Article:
Sydney, Australia - Judges advises that he will find the actions of Sergeant Timothy Devitt "unlawful and improper" in connection with an incident where Sgt Dewitt assaulted Ali Alkan using a taser. Not only that, but the Judge also advised that the various charges against Mr. Alkan will be dismissed. And Mr Alkan is suing NSW Police over the arrest. [LINK]
It is my personal opinion that the clearly-defective taser training, and taser use policies that were probably cut-and-paste directly from propaganda-laced documents written by the cowboys at Taser International, have led directly to a good police officer going bad.
It is essentially inconceivable that Sgt Dewitt would have considered it appropriate to shoot Alkan in the back with his service revolver, or to suddenly become too-obviously violent and whack Alkan with a baton, or to (without provocation) spray him with pepper spray, or even lay a hand on him.
But the oh-so-clearly defective taser "training" (brainwashing) has somehow left Sgt Dewitt with the dangerously-false impression that the taser is in a different category, and somehow the taser deserves to be 'given a pass' with respect to common sense, common decency, and basic human rights.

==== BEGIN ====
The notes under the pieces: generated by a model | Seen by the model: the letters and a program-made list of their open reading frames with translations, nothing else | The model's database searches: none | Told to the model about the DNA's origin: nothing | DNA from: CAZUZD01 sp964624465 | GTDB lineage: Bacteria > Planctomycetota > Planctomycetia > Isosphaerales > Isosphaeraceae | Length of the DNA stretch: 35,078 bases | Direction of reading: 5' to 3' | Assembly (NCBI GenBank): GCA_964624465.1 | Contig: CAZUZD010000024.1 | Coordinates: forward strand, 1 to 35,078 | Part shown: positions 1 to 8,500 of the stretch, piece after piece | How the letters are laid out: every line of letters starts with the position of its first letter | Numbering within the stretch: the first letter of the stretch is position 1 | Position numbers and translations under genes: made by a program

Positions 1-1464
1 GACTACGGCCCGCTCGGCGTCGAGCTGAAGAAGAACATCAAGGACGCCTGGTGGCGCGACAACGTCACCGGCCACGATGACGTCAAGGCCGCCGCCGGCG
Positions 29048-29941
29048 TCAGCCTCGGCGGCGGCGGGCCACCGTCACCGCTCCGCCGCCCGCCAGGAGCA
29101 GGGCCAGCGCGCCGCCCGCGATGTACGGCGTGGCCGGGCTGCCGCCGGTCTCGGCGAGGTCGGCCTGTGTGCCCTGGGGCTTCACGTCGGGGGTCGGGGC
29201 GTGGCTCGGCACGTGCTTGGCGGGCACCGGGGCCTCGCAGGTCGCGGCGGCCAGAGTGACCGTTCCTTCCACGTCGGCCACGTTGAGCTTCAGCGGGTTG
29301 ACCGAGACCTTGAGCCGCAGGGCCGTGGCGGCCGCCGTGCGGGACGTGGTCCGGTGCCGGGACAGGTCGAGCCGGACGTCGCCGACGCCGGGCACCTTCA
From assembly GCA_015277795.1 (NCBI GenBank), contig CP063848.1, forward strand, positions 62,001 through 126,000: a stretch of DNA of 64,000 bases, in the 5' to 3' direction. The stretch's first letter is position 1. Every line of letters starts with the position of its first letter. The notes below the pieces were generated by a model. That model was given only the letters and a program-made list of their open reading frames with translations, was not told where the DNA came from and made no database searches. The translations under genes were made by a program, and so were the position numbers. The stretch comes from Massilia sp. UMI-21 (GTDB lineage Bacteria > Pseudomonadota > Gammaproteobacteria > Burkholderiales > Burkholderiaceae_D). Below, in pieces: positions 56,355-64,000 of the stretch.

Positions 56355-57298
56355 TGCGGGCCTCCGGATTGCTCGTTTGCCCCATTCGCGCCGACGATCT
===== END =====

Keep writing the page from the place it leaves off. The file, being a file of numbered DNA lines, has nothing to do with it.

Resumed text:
If you are reading this and disagree, too bad. Because the judge in this matter has made findings that disallow any rational alternate explanation. Sgt Dewitt's use of the taser was "unlawful and improper". In other words, bad. And the blame for this must obviously be shared between Sgt Dewitt and his taser training.
Government decision makers and police leaders must realize that the police have been given a dangerous (potentially deadly) false impression. That tasers are some sort of high tech miracle (sic) that can be freely used without justification and without consequences.
That a police Sgt can be brainwashed is clear cut evidence that the information being promulgated by the stun gun salesmen is not only wrong, it is dangerously wrong. Naively accepting this obviously-false information from the stun gun salesmen has put a massive dent in the career of one Australian Police Sergeant.
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